Date of Award


Document Type


Degree Name

Doctor of Philosophy (PhD)


Industrial-Organizational Psychology

Committee Chair/Advisor

Dr. Thomas W. Britt

Committee Member

Dr. Robert R. Sinclair

Committee Member

Dr. Marissa L. Shuffler

Committee Member

Dr. Emily L. Hirsh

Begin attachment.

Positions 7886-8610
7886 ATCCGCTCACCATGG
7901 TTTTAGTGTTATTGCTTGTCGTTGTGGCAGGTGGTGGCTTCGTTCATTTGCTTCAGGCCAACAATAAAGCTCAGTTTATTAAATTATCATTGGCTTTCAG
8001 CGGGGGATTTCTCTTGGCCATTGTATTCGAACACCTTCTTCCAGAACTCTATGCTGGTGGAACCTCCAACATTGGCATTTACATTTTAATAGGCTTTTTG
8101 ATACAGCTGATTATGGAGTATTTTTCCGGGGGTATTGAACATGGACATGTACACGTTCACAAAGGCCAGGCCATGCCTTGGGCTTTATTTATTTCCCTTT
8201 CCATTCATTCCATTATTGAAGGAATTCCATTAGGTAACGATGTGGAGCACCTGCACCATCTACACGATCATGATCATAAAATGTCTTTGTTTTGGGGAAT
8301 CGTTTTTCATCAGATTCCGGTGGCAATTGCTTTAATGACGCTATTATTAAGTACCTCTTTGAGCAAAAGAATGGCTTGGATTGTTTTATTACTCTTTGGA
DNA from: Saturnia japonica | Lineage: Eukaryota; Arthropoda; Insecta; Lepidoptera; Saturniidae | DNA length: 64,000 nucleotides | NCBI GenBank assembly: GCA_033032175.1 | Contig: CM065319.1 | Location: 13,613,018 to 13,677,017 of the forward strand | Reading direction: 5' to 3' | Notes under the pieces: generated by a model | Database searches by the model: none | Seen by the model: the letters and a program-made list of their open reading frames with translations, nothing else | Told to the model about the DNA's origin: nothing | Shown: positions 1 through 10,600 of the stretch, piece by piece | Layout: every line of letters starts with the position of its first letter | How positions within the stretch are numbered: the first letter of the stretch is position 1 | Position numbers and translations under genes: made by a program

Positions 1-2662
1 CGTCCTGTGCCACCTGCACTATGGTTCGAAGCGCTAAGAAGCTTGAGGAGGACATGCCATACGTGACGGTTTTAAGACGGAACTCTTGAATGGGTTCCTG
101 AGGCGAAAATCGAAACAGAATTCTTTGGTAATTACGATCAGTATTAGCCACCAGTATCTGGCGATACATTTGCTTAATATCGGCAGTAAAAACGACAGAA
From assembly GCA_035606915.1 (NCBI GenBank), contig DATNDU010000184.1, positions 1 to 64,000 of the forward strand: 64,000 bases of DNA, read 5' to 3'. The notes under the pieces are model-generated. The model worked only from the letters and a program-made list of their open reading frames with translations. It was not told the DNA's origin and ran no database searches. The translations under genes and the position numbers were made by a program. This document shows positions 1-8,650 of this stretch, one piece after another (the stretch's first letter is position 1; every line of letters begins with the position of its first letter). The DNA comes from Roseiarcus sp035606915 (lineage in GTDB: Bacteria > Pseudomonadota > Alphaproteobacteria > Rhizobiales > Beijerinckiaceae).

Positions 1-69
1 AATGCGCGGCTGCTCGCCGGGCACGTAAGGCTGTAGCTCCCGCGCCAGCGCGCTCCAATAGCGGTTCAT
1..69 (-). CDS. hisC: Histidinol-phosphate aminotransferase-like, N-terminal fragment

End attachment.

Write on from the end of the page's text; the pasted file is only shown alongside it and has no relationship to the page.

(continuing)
Emergency Physicians (EPs) work in stressful and unpredictable work environments. Due to these factors and the nature of their work scheduling (in shifts), EPs experience heightened levels of adverse work outcomes. As such, it is important for EPs to believe their shift schedule is fair, and for them to have adequate recovery time away from work. The present research examined the effects of Emergency Department leadership approving a 1-hour increase to EP shifts, equating to roughly two fewer shifts per month (8-hour shifts will become 9-hour shifts). As such, EPs should experience more time off from work per month, allowing for more recovery time. This study sought to examine the effectiveness of this system-level intervention, in addition to contextual factors outside of the shift intervention, on EP outcomes through a quasi-experimental, mixed-model design. Survey data were collected at two points in time, two months apart. The first survey assessed Work Schedule Justice perceptions and relevant outcomes prior to the shift change, and the second survey collected perceptions on the same constructs two months after the shift change occurred. Semi-structured interviews were conducted in the Spring after the second survey was closed to provide context for the quantitative results. Data on shifts EPs worked for six months were also collected. Shift data analyses concluded that the EPs did work fewer shifts overall, fewer hours overall, fewer 8-hour shifts, and more 9-hour shifts after the intervention was implemented. Survey data showed that Procedural Shift Schedule Justice was the only variable that significantly changed in a positive direction as a function of time. Thematic analyses from semi-structured interviews highlighted five themes relevant to the shift change, contextual information surrounding events occurring in tandem with the change in the ED, as well as overall EP shift preferences. EPs frequently stated that although they experienced fewer shifts per month, the shifts themselves were more stressful due to understaffing within the ED. These findings can be used to understand the multifaceted nature of implementing an organizational intervention and the importance of collecting multiple data types to understand the findings.



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